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Great Black Men: Pele & Muhammad Ali
By: Ehimwenma E. Aimiuwu
Dec 2007

 

  As a child growing up in Nigeria in the 1970s, there were not many Black figures to look up to on TV except Pele and Muhammad Ali.  They both thought us to be great in whatever we did, be loyal to your community, and always do the work of God.

Pele was my first love.  He was the first Black character I saw on TV that was at the center of the screen, always smiling, and seemed to be loved by all.  He was so good that he went to play at the worldís biggest event, the World Cup, at the tender age of 17 and helped Brazil to win three out of four World Cup tournaments.  I believe that he is still the only player in the world that has officially scored over 1000 career goals in soccer.  He was so great that there was a time he was given a red card and sent out of the game, the game officials had to change the referee and put Pele back in the game in order to appease the dissatisfaction of the spectators.  The day he scored his 1000th goal, his opponentís supporters turned against their home team during the game for almost preventing them from seeing the historic moment.  Many have criticized him for not speaking up against Brazilís White government of the time, marrying White women, not going to Europe to play professional soccer, and making bad business deals.  In all this, he became the sports minister, has a mega-marketing business for soccer, has remain true to Brazil, and he is still the number figure for the most popular game, which is greater than the followers of the three major world religions.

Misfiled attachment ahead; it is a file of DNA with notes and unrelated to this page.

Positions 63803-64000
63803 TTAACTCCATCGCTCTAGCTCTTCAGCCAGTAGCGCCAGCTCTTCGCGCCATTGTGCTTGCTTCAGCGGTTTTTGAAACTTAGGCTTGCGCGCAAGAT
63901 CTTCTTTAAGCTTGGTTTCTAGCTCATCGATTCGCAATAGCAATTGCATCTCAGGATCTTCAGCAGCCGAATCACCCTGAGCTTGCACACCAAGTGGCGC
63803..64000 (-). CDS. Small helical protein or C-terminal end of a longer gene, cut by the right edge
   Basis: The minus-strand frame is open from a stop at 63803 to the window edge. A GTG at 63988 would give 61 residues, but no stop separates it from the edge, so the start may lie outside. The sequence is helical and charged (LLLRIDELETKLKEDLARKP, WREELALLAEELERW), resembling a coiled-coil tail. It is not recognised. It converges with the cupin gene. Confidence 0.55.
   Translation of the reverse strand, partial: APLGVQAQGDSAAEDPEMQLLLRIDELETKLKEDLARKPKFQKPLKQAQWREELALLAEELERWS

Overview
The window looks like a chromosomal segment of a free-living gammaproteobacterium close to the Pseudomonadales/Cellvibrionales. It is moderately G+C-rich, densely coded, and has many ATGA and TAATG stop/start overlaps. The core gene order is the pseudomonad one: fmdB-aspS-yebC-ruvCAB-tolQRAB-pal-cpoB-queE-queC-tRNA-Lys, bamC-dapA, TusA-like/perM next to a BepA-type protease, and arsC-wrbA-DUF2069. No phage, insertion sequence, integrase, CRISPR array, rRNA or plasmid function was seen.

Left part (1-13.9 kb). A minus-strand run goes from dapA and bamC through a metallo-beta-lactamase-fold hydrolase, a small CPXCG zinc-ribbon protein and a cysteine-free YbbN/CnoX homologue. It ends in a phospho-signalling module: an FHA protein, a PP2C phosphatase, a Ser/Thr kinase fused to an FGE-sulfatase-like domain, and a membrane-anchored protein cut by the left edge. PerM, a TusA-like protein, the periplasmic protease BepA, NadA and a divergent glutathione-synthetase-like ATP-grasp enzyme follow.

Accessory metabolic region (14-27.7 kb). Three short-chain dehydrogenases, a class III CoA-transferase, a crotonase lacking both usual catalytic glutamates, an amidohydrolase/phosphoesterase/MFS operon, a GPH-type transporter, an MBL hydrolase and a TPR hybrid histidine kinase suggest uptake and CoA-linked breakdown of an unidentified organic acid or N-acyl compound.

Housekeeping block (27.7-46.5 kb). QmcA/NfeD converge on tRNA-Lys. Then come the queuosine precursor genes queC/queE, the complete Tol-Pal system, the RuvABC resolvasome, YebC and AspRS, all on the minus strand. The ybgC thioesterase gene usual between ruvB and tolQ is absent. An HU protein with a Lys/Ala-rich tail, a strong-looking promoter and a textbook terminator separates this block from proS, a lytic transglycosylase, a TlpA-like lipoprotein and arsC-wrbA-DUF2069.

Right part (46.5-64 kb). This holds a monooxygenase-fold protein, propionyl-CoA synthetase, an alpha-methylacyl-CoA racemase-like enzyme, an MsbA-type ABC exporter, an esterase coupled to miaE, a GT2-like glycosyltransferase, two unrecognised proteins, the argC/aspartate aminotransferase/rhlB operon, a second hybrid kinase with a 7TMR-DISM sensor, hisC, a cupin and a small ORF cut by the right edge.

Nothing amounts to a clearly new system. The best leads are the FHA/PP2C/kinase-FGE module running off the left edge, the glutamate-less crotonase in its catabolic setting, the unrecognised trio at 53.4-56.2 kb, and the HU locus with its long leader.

Muhammad Ali was not just a three-time heavyweight champion of the world, but he was a boxer that lost only 5 fights and won 92% of his fights (56 out of 61).  That is a perfect ďAĒ.  The world does not just celebrate him for being a good sportsman, but like Jesus, John the Baptist, Mohammed, and Confucius, he is celebrated for doing Godís work.  He is the second most written about character in history next to Jesus because he spoke up for fairness and justice for all of Godís humanity.  He refused to go to war and kill Vietnamese.  He claimed that the Vietnamese was not a threat to humanity but the United Statesí racism was.  He understood that discrimination was the Devilís attack on humanity and war could never resolve it.  It was because of his stance with Godís purpose for life and happiness that the United States government put him in jail, stripped him of his title, and seized his license to fight in the United States.  He overcame all these obstacles and returns to claim his title.  He has been out of the ring for almost three decades, but the world still calls him the champ (champion) and the greatest.  In the 1996 Olympics in the United States, he was chosen to light the Olympic torch to begin the global games.  I guess it is true that when you do Godís work and stand for justice for all, even your enemies will eventually surround you to celebrate you.

 

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